The video of hired muscle dragging a terrified Chinese American guy off a United Airlines jetliner in Chicago has raised quite a stir but America being America it'll be down the Memory Hole in a day or two - at least in the United States. Foreign Policy's James Palmer writes that for the Boys from Beijing, the video and the racist overtones it carries are manna from Heaven.
For the last decade, the Chinese internet has been wracked by civil war over America, with one side increasingly aided by the heavy artillery of censorship. To listen to one side, the United States is the home of all things good: freedom, clean air, a welfare state (Europeans may boggle a little bit at this thought, but in comparison with China, the United States is a paragon of Scandinavian generosity to its needy), and pornography on tap.
To listen to the other, the United States is hypocritical, torn by racial and political strife, crime-ridden, and, on top of all that, far too expensive. In both cases, the real subject under discussion is often the Chinese government and how inferior or superior it is to the U.S. system. After reading a few thousand of these comments, I am always inclined to proclaim the virtues of, say, Belgium.
It’s against this backdrop that the video took on its ideological power. The arbitrary use of force is common in China, particularly in the countryside and among the poor. The police themselves are rarely the main instigators; instead, the brunt of everyday thuggery is done by the chengguan — urban militia tasked with cleaning up the streets, whose job regularly brings them into conflict with small traders and stall owners. In this recent video, for instance, a chengguan is casually smashing up people’s property.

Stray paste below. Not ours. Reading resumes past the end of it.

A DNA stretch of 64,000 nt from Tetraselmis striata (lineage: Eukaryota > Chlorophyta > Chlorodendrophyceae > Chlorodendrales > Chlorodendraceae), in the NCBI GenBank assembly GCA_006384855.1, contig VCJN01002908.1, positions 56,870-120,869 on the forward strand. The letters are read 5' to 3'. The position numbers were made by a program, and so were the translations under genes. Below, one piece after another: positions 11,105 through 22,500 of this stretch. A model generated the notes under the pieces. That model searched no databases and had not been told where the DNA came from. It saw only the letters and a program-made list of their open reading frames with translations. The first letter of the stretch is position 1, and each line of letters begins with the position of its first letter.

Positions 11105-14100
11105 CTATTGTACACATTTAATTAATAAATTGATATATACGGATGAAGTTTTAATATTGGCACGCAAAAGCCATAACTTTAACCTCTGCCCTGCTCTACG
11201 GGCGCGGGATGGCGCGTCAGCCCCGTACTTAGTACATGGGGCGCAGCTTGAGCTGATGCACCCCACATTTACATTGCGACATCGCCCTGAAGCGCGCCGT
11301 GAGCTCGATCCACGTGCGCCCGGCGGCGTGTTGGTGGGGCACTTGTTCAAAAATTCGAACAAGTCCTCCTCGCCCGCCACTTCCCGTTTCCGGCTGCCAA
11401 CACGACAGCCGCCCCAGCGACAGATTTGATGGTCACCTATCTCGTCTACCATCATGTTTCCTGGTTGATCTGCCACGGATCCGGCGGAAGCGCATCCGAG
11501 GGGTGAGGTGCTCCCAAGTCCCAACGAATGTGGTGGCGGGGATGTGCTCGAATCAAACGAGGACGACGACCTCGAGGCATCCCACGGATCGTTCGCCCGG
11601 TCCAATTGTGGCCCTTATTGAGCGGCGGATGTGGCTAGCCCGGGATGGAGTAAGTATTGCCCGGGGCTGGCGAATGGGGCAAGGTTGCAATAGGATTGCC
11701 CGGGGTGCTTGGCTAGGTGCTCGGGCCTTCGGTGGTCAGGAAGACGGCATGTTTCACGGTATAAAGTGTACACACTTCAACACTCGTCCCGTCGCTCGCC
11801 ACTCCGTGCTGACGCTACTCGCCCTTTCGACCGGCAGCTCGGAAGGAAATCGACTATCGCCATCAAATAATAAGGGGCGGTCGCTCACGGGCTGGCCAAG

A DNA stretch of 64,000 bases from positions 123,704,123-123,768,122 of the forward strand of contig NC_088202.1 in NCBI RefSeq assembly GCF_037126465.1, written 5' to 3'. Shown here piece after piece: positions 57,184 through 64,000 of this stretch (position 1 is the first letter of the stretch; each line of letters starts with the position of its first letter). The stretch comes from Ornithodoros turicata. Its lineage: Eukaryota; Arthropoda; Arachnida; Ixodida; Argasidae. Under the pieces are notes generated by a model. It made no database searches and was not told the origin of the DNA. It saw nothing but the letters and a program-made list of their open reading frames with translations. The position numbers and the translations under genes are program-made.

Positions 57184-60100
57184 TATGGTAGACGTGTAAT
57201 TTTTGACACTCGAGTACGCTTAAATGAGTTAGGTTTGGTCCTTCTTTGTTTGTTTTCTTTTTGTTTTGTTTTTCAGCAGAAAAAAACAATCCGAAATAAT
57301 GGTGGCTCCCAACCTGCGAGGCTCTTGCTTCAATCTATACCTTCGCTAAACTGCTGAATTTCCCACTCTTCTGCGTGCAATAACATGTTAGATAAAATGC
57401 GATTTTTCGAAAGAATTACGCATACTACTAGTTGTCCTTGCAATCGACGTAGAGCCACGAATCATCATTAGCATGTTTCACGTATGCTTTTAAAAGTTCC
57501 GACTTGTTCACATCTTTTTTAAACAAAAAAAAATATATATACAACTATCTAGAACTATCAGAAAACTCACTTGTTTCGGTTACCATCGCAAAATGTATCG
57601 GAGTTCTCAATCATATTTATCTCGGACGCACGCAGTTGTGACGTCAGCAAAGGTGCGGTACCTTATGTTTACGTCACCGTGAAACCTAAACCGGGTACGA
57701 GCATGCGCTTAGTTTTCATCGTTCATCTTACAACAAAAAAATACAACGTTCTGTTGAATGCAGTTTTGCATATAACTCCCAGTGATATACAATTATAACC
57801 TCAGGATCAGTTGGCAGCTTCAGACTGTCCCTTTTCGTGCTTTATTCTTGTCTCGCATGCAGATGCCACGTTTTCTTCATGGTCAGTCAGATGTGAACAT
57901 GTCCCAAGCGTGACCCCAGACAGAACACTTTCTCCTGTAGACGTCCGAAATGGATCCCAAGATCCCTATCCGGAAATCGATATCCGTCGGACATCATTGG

Apart from the chengguan, private security forces, or bao’an, do their share of thuggery. Videos showing uniformed brutes kicking some poor peddler’s teeth in regularly flare online — inevitably accompanied by comments that this wouldn’t happen in the United States.
For the anti-Americans, therefore, the United video was a gift. See, they proclaimed gleefully, America isn’t the great home of democracy and human rights! Stick that in your pipe and smoke it, Washington fans! Imagine the delight of Democrats when a Republican politician is caught soliciting sex acts in a public bathroom; the smug delight in the other side’s hypocrisy exposed.
This might all seem inconsequential squabbling, but it’s taken very seriously by the Chinese Communist Party. Belief in the American way — however naïve — is one of the only remaining forces that can unite large swaths of Chinese across the nation against the party line. The authorities can crush churches, block environmental groups, and imprison lawyers, but they can’t end the cultural hold of America over the mind of a huge number of Chinese.
Thus, the two narratives around the United video come together neatly to serve the authorities’ ends. Not only is America hypocritical and violent, but it will never treat Chinese with the respect they deserve. Hence the video will, inevitably, be backed up by newspaper editorials proclaiming this line until the whole affair is forgotten by the weekend after next — but leaving, thankfully for the government, another trace of animus in the recesses of the public mind.
The United video with its racist overtones also plays directly into China's powerful and lasting "Century of Humiliation" meme. Relatively obscure to most Westerners, the Century of Humiliation is deeply embedded in China's rulers, particularly its military caste. Or, if pdf reports aren't your thing, you can watch a short, two-part documentary on the subject here and here.
In America, the United Airlines incident may just be another bit of sensational controversy with the lifespan of a fruit fly. In China it may leave scars.